Chapter 6: Anybody Got a Tourniquet?
As I posted last time, the overhaul kit was just the first significant wound in what I hope will not become a death by a thousand cuts.
The next major investment is my seeming adoption of the machine shop. I dropped off the head and block to have work done that there's just no way for me to do properly in my one-car garage.
o Hot tank and magnaflux both the block and the head.
o Pressure test the head.
o Replace valve guides.
o Face valve seats.
o Remove and replace cylinder liners.
o Bead blast the timing cover and engine mounting brackets.
Now mind you, I didn't just pick this machine shop after a random check of the Yellow Pages; they were recommended to me by several fairly knowledgeable gear-heads. Since I haven't had any major engine machine work done is a couple of decades, I guess I was ill prepared for just how much it was going to bite into my wallet. Getting the head work done is going to run about $150, and they are going to go ahead and include lapping in the new valves and reassembly of the head.
So far, I'm happy.
Removal and replacement the cylinder liners? About $750. I almost choked at that one (OK, not quite true... I did choke at that one.) What, you would be asking, does that include? Well, a little more than just R & R of the liners. The machinist is going to also have to fabricate a couple of things to do the job right. First off, he's got to make a plate to drive the liner out. Then he's got to fabricate a plate that will drive the new liner in, but stop while leaving the top of the liner 0.025" proud of the deck (which the guys who installed the last liners failed to do properly.) Once that's done, they will finish hone the cylinder to 3.125", and double check to make sure that the valve to piston head clearance is right. After that, another trip to the hot tank tank.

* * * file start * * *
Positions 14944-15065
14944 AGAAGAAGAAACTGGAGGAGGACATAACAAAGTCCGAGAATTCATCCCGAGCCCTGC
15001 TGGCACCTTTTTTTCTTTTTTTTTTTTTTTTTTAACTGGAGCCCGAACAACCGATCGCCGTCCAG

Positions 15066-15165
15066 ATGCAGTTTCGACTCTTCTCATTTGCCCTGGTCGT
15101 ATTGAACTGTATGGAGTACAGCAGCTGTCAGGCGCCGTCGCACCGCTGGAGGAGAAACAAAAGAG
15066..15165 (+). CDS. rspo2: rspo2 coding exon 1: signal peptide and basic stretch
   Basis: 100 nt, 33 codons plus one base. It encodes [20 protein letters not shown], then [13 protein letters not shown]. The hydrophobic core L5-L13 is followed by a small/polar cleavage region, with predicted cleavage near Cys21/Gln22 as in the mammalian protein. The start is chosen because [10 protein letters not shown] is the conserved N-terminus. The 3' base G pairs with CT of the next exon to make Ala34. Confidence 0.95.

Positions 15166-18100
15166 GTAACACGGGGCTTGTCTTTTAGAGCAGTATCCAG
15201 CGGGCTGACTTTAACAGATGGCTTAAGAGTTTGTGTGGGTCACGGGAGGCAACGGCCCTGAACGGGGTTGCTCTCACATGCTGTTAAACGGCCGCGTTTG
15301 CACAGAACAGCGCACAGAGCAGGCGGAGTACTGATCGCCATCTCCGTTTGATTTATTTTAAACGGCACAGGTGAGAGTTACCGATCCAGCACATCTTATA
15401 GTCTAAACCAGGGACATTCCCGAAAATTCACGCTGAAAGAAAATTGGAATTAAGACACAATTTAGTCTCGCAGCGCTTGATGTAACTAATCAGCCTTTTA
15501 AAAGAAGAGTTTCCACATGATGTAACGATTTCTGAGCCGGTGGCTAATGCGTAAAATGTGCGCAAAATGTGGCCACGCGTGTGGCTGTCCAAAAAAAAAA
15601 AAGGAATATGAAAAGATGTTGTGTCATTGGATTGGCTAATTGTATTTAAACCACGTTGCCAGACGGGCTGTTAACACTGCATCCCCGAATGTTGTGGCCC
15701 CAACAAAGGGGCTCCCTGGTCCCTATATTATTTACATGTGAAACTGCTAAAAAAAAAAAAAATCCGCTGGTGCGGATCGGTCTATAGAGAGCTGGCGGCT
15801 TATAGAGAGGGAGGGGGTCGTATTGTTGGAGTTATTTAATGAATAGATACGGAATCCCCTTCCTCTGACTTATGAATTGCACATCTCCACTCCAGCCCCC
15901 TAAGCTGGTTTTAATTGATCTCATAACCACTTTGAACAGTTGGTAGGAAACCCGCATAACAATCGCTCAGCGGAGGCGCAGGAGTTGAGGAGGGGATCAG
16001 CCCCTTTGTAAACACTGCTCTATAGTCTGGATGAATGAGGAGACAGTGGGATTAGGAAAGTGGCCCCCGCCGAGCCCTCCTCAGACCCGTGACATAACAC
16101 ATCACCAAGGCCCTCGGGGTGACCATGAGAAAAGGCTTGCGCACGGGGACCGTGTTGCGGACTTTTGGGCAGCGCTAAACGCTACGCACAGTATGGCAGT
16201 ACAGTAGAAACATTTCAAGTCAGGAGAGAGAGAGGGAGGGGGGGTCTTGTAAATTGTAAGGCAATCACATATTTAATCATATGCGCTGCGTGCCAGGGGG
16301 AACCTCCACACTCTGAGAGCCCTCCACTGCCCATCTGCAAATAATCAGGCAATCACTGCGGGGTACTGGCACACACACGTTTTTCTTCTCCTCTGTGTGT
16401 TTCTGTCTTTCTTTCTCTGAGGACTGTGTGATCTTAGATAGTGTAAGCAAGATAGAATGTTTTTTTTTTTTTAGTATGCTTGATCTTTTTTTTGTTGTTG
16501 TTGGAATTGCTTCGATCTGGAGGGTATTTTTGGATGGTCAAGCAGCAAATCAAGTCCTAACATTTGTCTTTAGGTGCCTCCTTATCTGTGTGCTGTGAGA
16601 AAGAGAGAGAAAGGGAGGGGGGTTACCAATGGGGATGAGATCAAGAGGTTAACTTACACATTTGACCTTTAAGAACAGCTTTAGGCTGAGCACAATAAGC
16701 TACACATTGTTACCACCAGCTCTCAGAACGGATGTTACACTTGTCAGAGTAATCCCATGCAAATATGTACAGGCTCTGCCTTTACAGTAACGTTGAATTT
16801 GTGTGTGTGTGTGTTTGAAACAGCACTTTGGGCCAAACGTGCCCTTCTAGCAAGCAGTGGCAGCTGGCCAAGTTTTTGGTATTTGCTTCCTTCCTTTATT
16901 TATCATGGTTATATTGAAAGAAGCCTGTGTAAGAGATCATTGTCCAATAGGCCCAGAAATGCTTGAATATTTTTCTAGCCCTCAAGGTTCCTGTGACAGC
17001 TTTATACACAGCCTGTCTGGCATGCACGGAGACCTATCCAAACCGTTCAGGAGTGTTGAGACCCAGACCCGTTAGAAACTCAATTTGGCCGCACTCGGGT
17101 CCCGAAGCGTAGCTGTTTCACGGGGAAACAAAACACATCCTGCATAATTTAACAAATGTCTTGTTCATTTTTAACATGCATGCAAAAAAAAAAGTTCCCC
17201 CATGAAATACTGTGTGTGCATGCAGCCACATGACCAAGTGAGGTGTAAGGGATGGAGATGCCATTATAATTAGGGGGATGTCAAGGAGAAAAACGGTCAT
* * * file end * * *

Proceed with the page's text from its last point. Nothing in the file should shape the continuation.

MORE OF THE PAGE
I'll post pics once those parts come back.
Of course, I wouldn't be in such a foul mood if this were the only setback.
Here's something I missed on first inspection. That's my crank pulley, and yes that's a crack right through at the edge of the keyway. No way that's going back on with much hope of survival. TAD's got one for about $380; there's a retailer in the UK that has a new one for GBP 60 -- I think I'll do my part to stimulate the UK economy as well as the US (just call me an internationalist
Here's what the rocker assembly looks like assembled. A little wear on the tips, but otherwise looks pretty good.
And here's what the shaft looks like after I finally managed to get the thing disassembled. Why the struggle? I'm guessing someone too cheap to invest in a torque wrench cranked the crap out of the mounting bolts at some point, and really REALLY compressed the pedestals onto the shaft.
I think we may have found suspect #2 in our search for the top end oil leak.
My initial (naive, it turns out) thought was "OK, just replace the shaft & arm bushings, easy peasy..." As Lee Corso would say "not so fast!"
I've been searching high and low for a replacement shaft. TAD's got a reconditioned shaft for $350. I've widened my search into the other equipment with 4.108's installed; it turns out that Massey-Ferguson, New Holland, Bobcat, and Gehl all built skidsteers with the 4.108. BTW: The M-F 811 parts manual
is better than the Perkins one -- the diagrams are better, the parts descriptions are usually more detailed (including fastener sizes & thread types), and is has both M-F and Perkins parts numbers. Of course, the industrial 4.108 build excludes the marine raw water cooling adaptations, but it's still a good resource to have.
After a ton of time on the internet, I found a company in CA that will rebuild the entire assembly for $187. This will include a replacement hard chrome plated shaft, new bushings, reface arm tips, reassemble, and ship back ready to bolt back on the head in about a week. We'll see how that goes -- I'll post results once it gets back.
Next Up: (Depends on what I wind up doing this weekend...)